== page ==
Rare 19th century British Victorian crystal beads in a variety of settings -- note the different bead caps.
All jewelry, in fact all engineered structures, have one thing in common; they are made up of a collection of elements. What is an element? It is a single repeatable item -- in the case of JAL jewelry, this consists of a series of beads on a wire, to wit:
Okay, now you can wire another element onto that one, and so forth, until you've made a necklace, bracelet, earrings or pendant.
Variations of bead caps and spacers with 19th century Awali West African Coffee Trade Beads.
Alteration of any one of the beads within the element causes the element to change quite fundamentally. Note the differences in length of the various configurations of caps and spacers in the photo above.
These 6,500 year-old Sumerian Hematite Beads look absolutely fabulous in these three copper settings.
You can make serious changes in the construction just by changing the beads or the way in which the beads go on the element. Note in the above photo that the Sumerian beads have more protection from rubbing and impact in the elements on either side, and the center element is more open, meaning the Sumerian beads will probably take more punishment from wear & tear. In the case of tough stone like this, it's no problem, but with glass and other fragile beads, it's best to use the more protective flared beads and caps.
Beautiful coral beads are enhanced wonderfully with three different types of bead caps.
Note in the above photo that the coral beads are doubled in the element on the left, dome-capped in the center element, and spike-dome capped in the element on the right of photo. All three examples of elements fall well within the scope and range of Hellenic Greek jewelry formulae, and could have been found in jewelry examples anywhere from 4500 B.C. all the way to Medieval times.
Of course, in modern times, all the previous styles become available as the ideas are re-processed, rediscovered and revived.
Four examples of elements made with Ancient Judean Roman Glass Beads dating to 100 A.D.
In the above examples, you see spikes, donuts, wheels, hollow caps & hedgehog spacers. Note that in the element on the far left, there is only one glass bead between the domed caps. In the other three examples, two Roman glass beads are stacked together with no separator between them. You could use a separator there, but the ancients typically did not.
It's easy to create different designs from the same beads, but in the case of the Sampler Kit, you get about a dozen varieties of copper findings. The metal parts of the element are called "findings", while the wire that holds it all together is called "the wire". Both are metal, but it creates confusion to call them "metal". Be specific -- do you mean the wire, or the metal findings?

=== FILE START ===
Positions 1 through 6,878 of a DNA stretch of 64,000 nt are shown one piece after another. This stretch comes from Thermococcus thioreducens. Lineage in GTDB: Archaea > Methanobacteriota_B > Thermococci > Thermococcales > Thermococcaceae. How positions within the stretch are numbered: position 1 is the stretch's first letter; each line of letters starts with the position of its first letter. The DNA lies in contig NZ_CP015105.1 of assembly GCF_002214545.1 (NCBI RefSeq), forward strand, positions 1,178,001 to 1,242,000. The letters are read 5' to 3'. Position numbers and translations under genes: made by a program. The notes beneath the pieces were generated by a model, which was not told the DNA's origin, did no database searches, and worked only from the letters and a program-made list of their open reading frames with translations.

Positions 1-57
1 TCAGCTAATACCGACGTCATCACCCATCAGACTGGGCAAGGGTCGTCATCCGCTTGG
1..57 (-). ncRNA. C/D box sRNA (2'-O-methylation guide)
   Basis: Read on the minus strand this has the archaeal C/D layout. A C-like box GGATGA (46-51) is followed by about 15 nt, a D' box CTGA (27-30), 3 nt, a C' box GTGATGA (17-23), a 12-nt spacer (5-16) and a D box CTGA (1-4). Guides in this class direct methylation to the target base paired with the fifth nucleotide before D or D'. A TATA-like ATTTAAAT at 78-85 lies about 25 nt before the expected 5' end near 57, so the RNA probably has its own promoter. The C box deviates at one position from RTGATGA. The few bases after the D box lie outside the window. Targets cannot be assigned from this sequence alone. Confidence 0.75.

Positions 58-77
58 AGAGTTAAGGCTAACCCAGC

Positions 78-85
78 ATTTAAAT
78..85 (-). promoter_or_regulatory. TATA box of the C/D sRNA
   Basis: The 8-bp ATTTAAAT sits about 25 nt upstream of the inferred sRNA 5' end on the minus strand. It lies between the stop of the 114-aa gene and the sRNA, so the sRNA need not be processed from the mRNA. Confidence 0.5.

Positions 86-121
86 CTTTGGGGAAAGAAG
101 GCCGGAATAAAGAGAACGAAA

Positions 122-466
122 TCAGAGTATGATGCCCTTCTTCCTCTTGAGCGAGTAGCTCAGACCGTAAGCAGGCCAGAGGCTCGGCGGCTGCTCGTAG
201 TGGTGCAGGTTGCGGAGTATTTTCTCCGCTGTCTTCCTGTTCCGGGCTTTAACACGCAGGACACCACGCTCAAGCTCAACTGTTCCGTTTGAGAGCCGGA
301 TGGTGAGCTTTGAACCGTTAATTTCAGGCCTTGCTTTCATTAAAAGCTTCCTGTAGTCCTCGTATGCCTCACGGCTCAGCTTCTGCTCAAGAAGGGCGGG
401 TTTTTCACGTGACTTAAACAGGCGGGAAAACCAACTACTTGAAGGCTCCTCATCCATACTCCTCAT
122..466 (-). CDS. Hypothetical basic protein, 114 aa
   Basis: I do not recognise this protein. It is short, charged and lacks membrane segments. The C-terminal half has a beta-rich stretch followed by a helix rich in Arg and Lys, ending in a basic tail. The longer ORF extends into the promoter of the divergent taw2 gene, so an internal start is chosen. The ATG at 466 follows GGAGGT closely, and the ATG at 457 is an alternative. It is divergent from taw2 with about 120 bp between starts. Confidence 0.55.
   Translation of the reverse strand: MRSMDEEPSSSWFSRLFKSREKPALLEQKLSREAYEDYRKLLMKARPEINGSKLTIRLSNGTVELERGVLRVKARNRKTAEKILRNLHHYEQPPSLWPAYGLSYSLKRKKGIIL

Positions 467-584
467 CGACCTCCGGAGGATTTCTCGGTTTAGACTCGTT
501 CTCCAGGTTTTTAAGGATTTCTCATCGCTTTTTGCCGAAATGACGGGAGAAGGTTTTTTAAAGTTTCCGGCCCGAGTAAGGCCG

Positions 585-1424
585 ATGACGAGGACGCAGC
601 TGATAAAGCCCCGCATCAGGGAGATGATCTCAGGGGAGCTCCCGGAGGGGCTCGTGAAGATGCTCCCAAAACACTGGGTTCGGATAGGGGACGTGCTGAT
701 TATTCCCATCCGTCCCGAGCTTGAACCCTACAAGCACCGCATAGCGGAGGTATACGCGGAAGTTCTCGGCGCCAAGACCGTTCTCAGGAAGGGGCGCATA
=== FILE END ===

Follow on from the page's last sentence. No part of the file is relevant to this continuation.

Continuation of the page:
In Ancient Rome, garnet was a very valued gemstone.
Typically, in ancient times, garnet would have been associated with gold, but the masses wore copper, brass and bronze -- there are slight differences between the metals -- brass and bronze are amalgams, copper is just plain copper, with trace amounts of "other", mostly lead and nickel.
Copper looks a lot like gold, and you can actually have the copper plated with any karat level of gold you want -- 18k or 24k, for very little money. It doesn't take a lot of gold to gold-plate something. Gold leafing, gold plating and gold-filled are three totally different things, with widely varying values.
Copper is so much cheaper, that you can make almost anything you want, and a lot of it. If you were working in gold, you'd have to slow down considerably. It's true that gold is popular and desired and highly prized and valued by almost everyone as a precious commodity.
If you use $750 worth of gold in a jewelry item, then charge $950 for it, you've made $200 for all your labor, and risked $750 of your own hard-earned money to buy the gold and hope someone comes along who likes what you did with it enough to pay you what it's really worth. This is an event so rare that it makes news headlines when it happens.
You have a better chance of selling gold items at a better price, but you take on the additional burden beyond your art & skills, of convincing a customer to pay for the gold without realizing that the gold has street cash value -- it can be turned in anytime for melt price, which is the same as a cash refund, but the customer will NOT GET IT. You'll never convince the customer that they're getting value back in the form of gold, so give up, and work in copper like the rest of us.
Six examples of legal ivory set in a variety of domed copper bead caps & spacers.
On the left is the "Japanese Lantern" style that I sell quite a lot of. The other examples show a floral cap, leaf cap, small dome cap, leaf & hedgehog combo, and on the far right, the large dome cap with a hedgehog between the ivory beads in the center, dorje style.
These are just a few examples of the thousands of combinations you can come up with on your own when you have the Sampler Set in your hands!!! You get HUNDREDS of incredible Indian copper beads in this wild assortment of caps and spacers, plus 100 4mm round spacer beads to make 50 elements, and you can make elements for .16 gauge wire that don't include the 4mm round.
The 4mm round copper bead works well with .20 gauge wire, but does not accept .16 gauge wire, so must be eliminated from all .16 gauge designs. You can use your end-beads or make a small rondel out of .16 gauge wire wrapped on a small screwdriver shank and flush-cut on both ends, as I've shown elsewhere.
Caps and spacers can be shuffled around to make other great combinations. Don't be afraid to experiment. You can try different combinations without sealing off the second end, remove beads, try others, just by keeping the end of the wire open until you decide on a pattern.
There are literally thousands of combinations that you can try.